Capital continues late-season push
CHARLESTON, W.Va. -- Following last week's crucial victory over crosstown rival George Washington, there was concern that Capital might experience a letdown for Friday's game against Woodrow Wilson.
Not a chance.
James Richmond ran for 100 yards on 19 carries and caught a touchdown pass and Kashuan Haley donated a pair of scores before leaving with an injury as the Cougars kept their late-season momentum rolling with a 35-14 victory at Laidley Field.
"Everyone wanted to talk about a letdown after a big game,'' said Capital coach Jon Carpenter, "so it was impressive to see our guys come out and play hard and not have a mental letdown. I was probably scared of that, too. But we told them a good football team can come back to play even after a big win.''
The victory should keep Capital (6-3) afloat for a Class AAA playoff spot.
The Cougars were 13th when the SSAC issued its playoff list on Tuesday, but unofficial figures by WTOV9.com dropped them to No. 15 when the ratings were later reshuffled to reflect seven forfeited wins by Elkins for use of an ineligible player. An attorney for the Elkins player involved, L.J. Lawrence, filed a motion Friday for a temporary restraining order against the SSAC's ruling, and a judge is set to rule on the motion early next week.
About the only downer for Capital on the night was the injury to Haley, who has proven to be a dynamic runner and receiver with nine scoring plays of 50-plus yards this season.
He left late in the second quarter with a thumb injury that prompted a visit to the emergency room. It was feared that he'd broken the thumb, but Carpenter said the injury wasn't that severe.
"His thumb popped out,'' Carpenter said. "He made it back here [to watch] the second half. He'll be all right. He'll be ready to go.''
Before he left, Haley scored Capital's first touchdown on a 19-yard run. The Cougars would eventually balloon that lead to 28-0 against the state's No. 10 team on a 7-yard interception return by Jonathan Pittman, a 24-yard hookup from Tyhree Pratt to Richmond and Haley's 41-yard punt return.
"After we beat GW,'' Richmond said, "we gained confidence. We felt if we could beat them, we can beat just about anybody.''
Pratt also threw a second-half TD toss of 15 yards to Khalil Bush, and finished 10 of 15 passing for 160 yards with no interceptions. He completed his final six passes and nine of his last 10.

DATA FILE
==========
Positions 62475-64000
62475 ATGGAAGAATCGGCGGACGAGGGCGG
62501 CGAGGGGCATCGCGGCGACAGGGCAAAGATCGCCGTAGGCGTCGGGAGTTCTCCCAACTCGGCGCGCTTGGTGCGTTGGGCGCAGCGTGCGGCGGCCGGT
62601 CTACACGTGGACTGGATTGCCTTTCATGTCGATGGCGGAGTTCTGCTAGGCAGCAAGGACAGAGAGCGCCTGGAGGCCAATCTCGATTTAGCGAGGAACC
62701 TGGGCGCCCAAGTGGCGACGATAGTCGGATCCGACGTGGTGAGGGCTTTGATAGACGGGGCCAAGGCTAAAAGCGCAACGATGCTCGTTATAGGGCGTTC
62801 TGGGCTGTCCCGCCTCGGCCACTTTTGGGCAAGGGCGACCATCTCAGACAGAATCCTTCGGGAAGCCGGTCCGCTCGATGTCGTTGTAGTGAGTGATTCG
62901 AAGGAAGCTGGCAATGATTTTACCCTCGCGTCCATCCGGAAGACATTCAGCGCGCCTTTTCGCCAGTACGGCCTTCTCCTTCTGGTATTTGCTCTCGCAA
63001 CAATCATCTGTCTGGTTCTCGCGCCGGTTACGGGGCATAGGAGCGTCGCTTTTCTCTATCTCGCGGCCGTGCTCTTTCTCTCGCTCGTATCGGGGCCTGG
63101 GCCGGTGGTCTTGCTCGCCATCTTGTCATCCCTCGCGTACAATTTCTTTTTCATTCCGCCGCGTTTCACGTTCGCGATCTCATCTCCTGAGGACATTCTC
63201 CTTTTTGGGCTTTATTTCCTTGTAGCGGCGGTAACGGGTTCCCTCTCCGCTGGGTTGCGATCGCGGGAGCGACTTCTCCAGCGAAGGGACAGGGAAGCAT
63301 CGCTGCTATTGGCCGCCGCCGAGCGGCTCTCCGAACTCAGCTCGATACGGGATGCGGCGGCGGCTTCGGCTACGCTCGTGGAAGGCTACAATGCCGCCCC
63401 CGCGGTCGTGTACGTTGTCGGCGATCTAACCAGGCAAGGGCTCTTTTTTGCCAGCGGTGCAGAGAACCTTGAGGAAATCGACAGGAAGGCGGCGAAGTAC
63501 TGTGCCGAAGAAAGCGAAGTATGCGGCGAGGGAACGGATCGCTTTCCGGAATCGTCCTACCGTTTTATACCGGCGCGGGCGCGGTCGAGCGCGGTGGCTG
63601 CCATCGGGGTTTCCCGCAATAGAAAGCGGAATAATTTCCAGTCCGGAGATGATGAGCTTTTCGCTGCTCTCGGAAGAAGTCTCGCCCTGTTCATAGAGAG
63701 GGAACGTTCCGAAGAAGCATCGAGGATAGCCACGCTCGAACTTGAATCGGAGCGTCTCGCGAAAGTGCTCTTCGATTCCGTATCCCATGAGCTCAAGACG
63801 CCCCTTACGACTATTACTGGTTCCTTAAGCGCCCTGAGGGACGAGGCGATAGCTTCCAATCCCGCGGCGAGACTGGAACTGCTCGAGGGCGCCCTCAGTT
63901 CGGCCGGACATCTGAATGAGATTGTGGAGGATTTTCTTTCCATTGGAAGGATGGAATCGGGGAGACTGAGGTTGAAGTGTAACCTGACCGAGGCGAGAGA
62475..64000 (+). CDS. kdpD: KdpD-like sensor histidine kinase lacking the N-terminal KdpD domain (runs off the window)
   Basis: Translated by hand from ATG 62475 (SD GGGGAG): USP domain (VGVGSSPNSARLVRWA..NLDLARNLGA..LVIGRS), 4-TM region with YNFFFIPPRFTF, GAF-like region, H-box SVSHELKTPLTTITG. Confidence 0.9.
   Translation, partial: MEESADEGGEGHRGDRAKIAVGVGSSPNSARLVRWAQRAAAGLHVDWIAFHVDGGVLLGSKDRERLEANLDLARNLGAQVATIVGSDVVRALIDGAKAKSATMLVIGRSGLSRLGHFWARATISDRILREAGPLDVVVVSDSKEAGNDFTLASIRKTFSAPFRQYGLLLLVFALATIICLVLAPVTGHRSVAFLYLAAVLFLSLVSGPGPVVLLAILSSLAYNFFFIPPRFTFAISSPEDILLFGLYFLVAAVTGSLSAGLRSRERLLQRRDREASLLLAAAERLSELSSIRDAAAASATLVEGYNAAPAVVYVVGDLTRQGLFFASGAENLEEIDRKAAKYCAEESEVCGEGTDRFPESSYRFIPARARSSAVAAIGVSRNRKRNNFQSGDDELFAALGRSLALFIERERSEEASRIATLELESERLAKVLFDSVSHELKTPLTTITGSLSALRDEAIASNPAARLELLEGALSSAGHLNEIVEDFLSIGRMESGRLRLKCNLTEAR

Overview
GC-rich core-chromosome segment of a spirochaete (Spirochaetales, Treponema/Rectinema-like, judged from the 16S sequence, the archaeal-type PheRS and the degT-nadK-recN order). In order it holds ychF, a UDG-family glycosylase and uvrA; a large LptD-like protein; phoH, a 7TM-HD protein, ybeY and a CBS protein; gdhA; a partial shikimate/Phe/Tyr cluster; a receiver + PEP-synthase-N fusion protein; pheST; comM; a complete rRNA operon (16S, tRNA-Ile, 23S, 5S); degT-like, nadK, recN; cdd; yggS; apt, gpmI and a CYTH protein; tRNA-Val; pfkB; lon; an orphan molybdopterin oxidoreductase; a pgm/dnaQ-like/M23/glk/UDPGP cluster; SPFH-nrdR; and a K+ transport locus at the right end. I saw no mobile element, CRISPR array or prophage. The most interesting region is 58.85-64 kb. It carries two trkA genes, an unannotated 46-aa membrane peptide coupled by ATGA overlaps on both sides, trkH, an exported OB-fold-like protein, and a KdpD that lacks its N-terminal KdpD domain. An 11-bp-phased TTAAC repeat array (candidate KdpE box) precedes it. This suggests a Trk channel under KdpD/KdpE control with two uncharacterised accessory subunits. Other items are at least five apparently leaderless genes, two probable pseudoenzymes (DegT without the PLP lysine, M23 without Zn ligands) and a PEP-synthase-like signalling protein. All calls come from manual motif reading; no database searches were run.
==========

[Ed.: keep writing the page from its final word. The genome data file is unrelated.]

Capital was able to overcome a case of fumblitis, putting the ball on the ground four times by each of the four running backs it used - Haley, Richmond, Tyrell Davis and Rayqon Vanover. Woodrow Wilson (6-4) recovered all four.
Davis and Vanover saw more snaps in the backfield after Haley went out, and when Richmond was shaken up and missed a series in the third quarter.
"It make you feel a little bit better when your defense plays good,'' Carpenter said, "and those guys are playing real well. It makes up for some of the mistakes. It's probably my fault for not having other guys get some reps when somebody goes down. I'll take the blame for that, and get that fixed this week.''
Even with the four fumbles they covered, the Flying Eagles were still limited to 182 net yards, gaining just 62 on 30 running plays. Twelve of those rushes went for minus-yardage. They also lost a fumble and quarterback Andrew Johnson was picked off twice by Pittman and Edmond Harvey.
Pittman's big play came as the Eagles faced third-and-6 at their own 5 after Haley had pinned them inside the 1-yard line with a 42-yard punt. As he was going to the ground on a sack, Johnson blindly flipped the ball forward - back-handed - and Pittman snapped it up and headed for the end zone.
"We played really, really flat in the first half,'' said Woodrow Wilson coach John H. Lilly, "and I don't understand why we played so flat in the first half. I guess everybody was telling them they were in the playoffs or something, I don't know.
"I was real proud of their character in the second half - that's a positive thing. But the bottom line is if you get whipped on the line of scrimmage, you're not going to win too many games.''
The Eagles sliced their deficit to 28-14 with a 2-yard run by fullback Marcus Mickey late in the second quarter and a 1-yard run by Johnson early in the third quarter.
However, the only two times they crossed midfield after that came when Capital lost fumbles at its own 32 and 45. Woodrow managed just one total first down on those two possessions and never really threatened to score against Capital's inspired defense.
Johnson, one of the most versatile quarterbacks in the MSAC, wound up 9 of 23 passing for 120 yards with two picks and carried 12 times for 35 yards. Donte Nabors grabbed five passes for 92 yards.
Capital concludes the regular season next Friday at Huntington (8-1), the No. 3 team in AAA. The Highlanders, who have allowed just 11 TDs in nine games, beat the Cougars last year 35-14.
Reach Rick Ryan at 304-348-5175 or email@example.com.